Putting a Stop to Slave Labor

A moral solution to illegal immigration


| Utne Reader March / April 2007


I remember my feelings of disbelief when, in the fourth grade, we read about the lives of George Washington and Thomas Jefferson. Until then, I'd been taught to revere Washington's honesty and Jefferson's brilliance. To me, their powdered wigs and knee breeches symbolized a golden era when America's moral mandate and ethical superiority seemed unassailable.

Yet those colonial heroes who wrote that 'all men are created equal' and legendarily declared 'I cannot tell a lie' owned slaves. Even at the age of 9, it made no sense to me that we who worshiped freedom not only tolerated but endorsed human bondage.

I was in high school when the deeper horrors of slavery became apparent: dislocated families, deplorable living conditions, sexual servitude, torture.

I was just out of college and working for a bilingual newspaper in northern New Mexico by the time I recognized the irony: My fourth-grade classmates' parents were keeping local farms and businesses afloat by doing work no 'legal' laborer would do. Living in cinderblock hovels hidden away behind the sand hills of southern New Mexio, they made less than minimum wage, suffered inhumane working conditions, and could not protest for fear of deportation.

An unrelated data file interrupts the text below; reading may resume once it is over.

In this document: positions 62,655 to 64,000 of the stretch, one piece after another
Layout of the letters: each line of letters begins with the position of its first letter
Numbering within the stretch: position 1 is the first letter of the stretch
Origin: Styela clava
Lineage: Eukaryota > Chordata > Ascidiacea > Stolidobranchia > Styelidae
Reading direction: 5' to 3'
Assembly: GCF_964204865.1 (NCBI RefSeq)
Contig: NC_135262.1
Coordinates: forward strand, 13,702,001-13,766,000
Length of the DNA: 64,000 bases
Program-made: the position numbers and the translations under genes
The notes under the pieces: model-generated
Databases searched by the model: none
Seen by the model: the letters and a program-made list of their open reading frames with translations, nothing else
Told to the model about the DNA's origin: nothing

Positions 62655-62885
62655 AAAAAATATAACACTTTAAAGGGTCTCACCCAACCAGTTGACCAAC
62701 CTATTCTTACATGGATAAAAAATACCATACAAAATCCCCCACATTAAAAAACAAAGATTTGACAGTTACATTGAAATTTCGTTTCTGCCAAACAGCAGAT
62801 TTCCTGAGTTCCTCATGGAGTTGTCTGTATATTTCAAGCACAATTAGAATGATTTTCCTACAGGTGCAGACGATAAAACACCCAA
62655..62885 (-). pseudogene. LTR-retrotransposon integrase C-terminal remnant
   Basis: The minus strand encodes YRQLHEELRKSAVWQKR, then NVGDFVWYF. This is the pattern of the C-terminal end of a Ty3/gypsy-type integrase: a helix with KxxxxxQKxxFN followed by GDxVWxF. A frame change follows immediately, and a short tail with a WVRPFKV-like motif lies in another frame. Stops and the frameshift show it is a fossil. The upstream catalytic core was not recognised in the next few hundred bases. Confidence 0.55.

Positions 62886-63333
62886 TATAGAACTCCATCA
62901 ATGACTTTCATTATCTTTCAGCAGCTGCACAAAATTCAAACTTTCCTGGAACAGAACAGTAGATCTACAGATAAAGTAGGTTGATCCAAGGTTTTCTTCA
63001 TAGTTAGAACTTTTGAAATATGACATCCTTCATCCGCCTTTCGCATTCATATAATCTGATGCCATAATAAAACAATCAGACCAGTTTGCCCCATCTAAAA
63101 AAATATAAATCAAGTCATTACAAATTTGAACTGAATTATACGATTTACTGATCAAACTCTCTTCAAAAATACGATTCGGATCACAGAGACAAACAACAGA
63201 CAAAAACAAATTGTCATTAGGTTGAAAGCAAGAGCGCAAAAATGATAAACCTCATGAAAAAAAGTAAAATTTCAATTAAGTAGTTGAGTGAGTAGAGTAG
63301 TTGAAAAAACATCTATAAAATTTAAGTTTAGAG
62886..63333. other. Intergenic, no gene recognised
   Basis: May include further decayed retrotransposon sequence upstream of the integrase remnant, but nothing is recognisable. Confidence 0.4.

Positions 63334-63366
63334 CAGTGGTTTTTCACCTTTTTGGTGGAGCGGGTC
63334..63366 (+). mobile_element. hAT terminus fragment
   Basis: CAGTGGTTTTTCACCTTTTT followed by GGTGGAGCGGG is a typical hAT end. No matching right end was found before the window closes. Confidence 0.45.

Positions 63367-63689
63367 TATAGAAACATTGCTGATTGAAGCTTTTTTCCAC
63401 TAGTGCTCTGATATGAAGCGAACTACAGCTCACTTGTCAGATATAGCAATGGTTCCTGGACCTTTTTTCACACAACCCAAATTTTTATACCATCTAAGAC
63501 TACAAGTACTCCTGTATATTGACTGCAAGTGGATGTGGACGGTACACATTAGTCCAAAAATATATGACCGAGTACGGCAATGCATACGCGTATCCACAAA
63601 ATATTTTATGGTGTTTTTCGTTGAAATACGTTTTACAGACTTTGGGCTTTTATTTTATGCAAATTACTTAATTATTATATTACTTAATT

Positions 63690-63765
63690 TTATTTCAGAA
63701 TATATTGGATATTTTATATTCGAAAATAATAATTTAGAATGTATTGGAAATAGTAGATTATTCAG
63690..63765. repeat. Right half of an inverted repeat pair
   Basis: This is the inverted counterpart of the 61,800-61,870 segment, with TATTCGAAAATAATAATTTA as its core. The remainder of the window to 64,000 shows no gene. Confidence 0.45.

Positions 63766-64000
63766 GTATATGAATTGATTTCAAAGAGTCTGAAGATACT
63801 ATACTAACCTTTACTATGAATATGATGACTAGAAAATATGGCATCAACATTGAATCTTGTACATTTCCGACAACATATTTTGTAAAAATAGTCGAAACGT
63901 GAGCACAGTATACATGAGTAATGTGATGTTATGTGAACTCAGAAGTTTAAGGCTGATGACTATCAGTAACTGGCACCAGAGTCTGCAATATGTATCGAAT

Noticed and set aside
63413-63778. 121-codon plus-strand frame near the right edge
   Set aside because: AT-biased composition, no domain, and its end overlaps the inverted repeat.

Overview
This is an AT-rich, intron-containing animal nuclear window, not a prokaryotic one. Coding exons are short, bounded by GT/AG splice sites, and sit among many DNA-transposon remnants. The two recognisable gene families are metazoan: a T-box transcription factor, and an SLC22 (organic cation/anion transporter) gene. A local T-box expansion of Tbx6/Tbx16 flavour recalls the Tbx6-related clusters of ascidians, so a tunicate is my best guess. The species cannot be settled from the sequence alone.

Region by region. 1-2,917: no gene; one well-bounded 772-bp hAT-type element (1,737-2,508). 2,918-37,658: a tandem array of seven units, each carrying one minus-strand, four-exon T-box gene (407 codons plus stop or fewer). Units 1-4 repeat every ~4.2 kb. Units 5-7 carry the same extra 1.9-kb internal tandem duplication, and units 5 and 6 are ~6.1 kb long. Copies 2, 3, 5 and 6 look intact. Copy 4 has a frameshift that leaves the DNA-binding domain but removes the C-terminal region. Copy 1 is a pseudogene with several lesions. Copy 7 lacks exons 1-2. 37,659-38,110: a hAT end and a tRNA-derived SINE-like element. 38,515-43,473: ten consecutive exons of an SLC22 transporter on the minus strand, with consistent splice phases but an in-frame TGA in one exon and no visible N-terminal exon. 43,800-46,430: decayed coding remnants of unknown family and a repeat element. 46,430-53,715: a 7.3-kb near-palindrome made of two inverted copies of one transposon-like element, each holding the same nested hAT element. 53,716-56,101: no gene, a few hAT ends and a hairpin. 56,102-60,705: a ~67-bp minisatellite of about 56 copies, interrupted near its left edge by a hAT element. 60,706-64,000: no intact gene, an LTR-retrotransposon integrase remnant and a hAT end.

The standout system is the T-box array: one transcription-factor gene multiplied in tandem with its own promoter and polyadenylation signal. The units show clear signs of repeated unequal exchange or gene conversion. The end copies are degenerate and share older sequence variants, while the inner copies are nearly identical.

Economically speaking, they served the same purpose as the Africans who slaved for American masters through the first half of our nation's history. They provided the cheap labor that allowed us to establish dominance in the international marketplace. And they were invisible.

Chances are that the roof on your home or the food on your table or the tiles on your floor were put there by undocumented workers. In the United States, farmers, food processors, roofers, ranchers, country clubs, contractors, hotels, and mechanics depend on low-wage 'illegal aliens.' The United Farm Workers told the New York Times in September that an estimated 90 percent of California's farmworkers were undocumented. On some construction sites in Seattle, 90 percent of the workers are native Spanish speakers, according to inspectors, construction foremen, and union organizers interviewed by the Seattle Times in 2006. The U.S. Department of Labor figures that some 85 percent of recent immigrants from Mexico are undocumented.

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